Armed groups use of drones in Iraq ‘concerning’: US commander
The use of drones by armed groups in Iraq to attack military bases is concerning, the head of the US Central Command said on Monday.
Speaking with reporters, Commander General Kenneth McKenzie said armed groups are resorting to drone attacks to accelerate the US withdrawal of troops from Iraq.
“We are seeing pressure from Iranian-affiliated militant groups that want to push us out of Iraq, and the latest manifestation of that has been the use of small unmanned aerial systems, or drones,” said the commander.
“They are resorting to this technique because they have been unable to force the Government of Iraq to require that we leave. So political pressure has not worked for them,” he added. “The threat is concerning and we will take whatever measures are necessary to defend ourselves.”
Ain al-Asad airbase was targeted by drones shortly after midnight on Sunday.
Erbil International Airport was also targeted by an explosives-laden drone in April.
In May, a leader in the Popular Mobilization Forces (PMF or Hashd al-Shaabi) affiliated with the Iraqi Ministry of Defense said there are Iranian-made drones in Iraq that are ready to be used against US combat troops in the country.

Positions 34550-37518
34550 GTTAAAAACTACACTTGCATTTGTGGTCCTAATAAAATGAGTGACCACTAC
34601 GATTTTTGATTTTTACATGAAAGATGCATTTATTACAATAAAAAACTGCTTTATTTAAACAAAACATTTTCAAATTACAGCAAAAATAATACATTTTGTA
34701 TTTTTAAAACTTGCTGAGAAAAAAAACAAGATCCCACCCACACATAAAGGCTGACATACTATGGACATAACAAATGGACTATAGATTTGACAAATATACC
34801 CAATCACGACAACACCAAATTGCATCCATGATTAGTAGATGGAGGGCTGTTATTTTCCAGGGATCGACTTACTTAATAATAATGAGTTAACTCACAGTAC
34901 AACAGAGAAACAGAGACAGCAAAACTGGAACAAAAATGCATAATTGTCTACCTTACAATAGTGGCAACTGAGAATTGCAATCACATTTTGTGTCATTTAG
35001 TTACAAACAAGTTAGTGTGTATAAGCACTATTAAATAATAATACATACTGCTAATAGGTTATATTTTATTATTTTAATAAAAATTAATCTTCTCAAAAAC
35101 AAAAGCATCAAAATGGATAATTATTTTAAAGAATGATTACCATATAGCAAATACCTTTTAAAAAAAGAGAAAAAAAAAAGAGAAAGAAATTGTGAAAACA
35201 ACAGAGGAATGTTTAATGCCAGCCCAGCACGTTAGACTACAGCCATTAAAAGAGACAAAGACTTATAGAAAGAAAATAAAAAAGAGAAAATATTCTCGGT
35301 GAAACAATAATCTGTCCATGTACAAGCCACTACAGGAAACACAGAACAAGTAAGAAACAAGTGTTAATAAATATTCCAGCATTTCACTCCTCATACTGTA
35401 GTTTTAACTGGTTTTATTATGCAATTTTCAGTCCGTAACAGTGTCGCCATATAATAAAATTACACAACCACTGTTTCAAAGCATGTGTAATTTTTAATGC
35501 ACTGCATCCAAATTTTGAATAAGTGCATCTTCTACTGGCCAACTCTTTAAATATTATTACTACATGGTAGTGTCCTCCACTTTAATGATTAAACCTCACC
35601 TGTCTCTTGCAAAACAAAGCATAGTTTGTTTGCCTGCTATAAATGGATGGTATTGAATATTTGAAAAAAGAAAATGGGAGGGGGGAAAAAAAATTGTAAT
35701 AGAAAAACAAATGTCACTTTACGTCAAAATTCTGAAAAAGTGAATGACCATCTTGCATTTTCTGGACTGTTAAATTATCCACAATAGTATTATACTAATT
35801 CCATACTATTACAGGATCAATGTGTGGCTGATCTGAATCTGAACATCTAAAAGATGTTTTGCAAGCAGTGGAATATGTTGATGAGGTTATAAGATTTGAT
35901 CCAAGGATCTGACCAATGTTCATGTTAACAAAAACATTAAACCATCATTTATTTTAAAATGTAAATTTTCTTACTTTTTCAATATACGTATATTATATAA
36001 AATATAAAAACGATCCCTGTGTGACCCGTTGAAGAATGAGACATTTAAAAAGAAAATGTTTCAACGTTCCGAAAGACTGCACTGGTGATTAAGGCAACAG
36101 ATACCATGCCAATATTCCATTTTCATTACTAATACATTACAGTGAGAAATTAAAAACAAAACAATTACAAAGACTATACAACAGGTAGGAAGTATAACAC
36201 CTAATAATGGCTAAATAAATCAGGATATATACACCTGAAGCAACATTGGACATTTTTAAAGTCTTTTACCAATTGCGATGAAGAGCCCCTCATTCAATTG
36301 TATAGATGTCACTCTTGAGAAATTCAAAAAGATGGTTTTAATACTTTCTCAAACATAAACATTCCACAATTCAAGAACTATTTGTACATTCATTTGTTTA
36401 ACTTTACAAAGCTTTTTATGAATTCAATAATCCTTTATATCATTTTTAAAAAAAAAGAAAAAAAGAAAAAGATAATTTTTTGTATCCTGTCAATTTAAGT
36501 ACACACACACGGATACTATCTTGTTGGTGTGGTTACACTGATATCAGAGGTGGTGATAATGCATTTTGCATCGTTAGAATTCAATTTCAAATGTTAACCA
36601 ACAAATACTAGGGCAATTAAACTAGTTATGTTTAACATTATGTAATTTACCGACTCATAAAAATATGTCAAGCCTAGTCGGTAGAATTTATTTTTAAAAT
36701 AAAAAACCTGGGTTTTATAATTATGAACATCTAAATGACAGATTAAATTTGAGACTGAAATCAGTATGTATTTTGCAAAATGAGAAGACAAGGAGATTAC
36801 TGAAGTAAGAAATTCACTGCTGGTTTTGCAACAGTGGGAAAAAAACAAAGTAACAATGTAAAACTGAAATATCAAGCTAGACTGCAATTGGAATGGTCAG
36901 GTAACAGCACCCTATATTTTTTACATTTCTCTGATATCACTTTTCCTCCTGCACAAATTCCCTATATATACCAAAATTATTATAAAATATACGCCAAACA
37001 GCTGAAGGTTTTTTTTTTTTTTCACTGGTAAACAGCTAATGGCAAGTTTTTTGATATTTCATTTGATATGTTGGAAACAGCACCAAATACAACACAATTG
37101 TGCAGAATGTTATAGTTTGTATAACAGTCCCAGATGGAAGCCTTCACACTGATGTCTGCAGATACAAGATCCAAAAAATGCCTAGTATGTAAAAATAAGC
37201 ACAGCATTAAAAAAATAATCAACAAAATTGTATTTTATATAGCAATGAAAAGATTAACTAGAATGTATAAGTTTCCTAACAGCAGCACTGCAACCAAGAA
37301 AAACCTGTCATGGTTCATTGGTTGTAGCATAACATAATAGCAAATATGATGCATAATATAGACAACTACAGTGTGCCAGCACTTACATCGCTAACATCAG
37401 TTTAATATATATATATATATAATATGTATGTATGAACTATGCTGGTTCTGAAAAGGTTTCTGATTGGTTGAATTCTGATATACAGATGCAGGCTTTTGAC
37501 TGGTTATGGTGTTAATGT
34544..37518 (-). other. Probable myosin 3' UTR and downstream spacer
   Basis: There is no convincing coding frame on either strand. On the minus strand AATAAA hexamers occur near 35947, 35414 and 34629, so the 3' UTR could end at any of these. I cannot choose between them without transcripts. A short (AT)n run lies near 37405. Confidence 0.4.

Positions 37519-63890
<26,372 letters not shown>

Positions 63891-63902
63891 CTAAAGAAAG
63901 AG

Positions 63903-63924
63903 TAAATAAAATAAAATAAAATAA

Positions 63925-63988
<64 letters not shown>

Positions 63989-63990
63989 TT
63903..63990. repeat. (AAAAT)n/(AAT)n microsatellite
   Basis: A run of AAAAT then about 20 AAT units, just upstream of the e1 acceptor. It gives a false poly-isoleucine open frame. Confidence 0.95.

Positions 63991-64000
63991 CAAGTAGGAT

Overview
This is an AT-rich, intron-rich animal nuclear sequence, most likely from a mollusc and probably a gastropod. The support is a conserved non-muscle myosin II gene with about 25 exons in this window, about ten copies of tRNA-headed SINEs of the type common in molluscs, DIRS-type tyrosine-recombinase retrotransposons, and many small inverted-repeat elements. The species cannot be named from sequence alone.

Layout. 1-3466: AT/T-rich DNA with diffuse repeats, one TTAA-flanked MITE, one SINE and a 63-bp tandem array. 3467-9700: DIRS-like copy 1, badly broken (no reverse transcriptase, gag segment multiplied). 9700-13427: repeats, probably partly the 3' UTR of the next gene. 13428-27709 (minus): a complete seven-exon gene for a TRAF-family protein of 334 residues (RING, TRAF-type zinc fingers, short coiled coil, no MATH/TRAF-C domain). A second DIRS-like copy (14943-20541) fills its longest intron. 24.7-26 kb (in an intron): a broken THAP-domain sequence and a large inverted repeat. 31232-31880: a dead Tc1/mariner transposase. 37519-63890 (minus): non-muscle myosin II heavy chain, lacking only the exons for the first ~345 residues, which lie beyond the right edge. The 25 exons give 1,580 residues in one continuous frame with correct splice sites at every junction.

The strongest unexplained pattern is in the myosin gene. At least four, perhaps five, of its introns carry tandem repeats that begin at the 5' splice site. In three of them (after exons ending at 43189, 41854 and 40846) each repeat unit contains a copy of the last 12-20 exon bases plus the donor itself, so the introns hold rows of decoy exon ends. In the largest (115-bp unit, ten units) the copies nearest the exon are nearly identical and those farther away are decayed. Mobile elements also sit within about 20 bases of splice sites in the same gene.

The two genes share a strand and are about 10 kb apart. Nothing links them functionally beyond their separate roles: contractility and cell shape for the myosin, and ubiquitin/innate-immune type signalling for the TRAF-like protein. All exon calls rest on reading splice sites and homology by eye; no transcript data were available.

Attacks on Iraqi bases, especially those hosting US troops, have increased since the US assassinated Iranian general Qasem Soleimani and Iraqi militia commander Abu Mahdi al-Muhandis in Baghdad in January 2020. Most of the attacks are blamed on Iranian-backed militia groups who have called for the withdrawal of US troops in the country.
McKenzie stressed that the US forces are in Iraq at the invitation of the Iraqi government, praising the role of the Iraqi forces and the development of their combat capabilities.
“Another priority is deterring Iran’s destabilizing activities, which remains the biggest threat to stability in the Middle East. I believe that our posture in the region has had a deterrent effect on Iran and made it more difficult for them to deny attribution for their malign activities.”
Correction: A previous version of this story mistakenly said the Baghdad Diplomatic Support Center (BDSC) was targeted by a drone early Sunday morning. The attack on the BDSC was a rocket that landed near the center.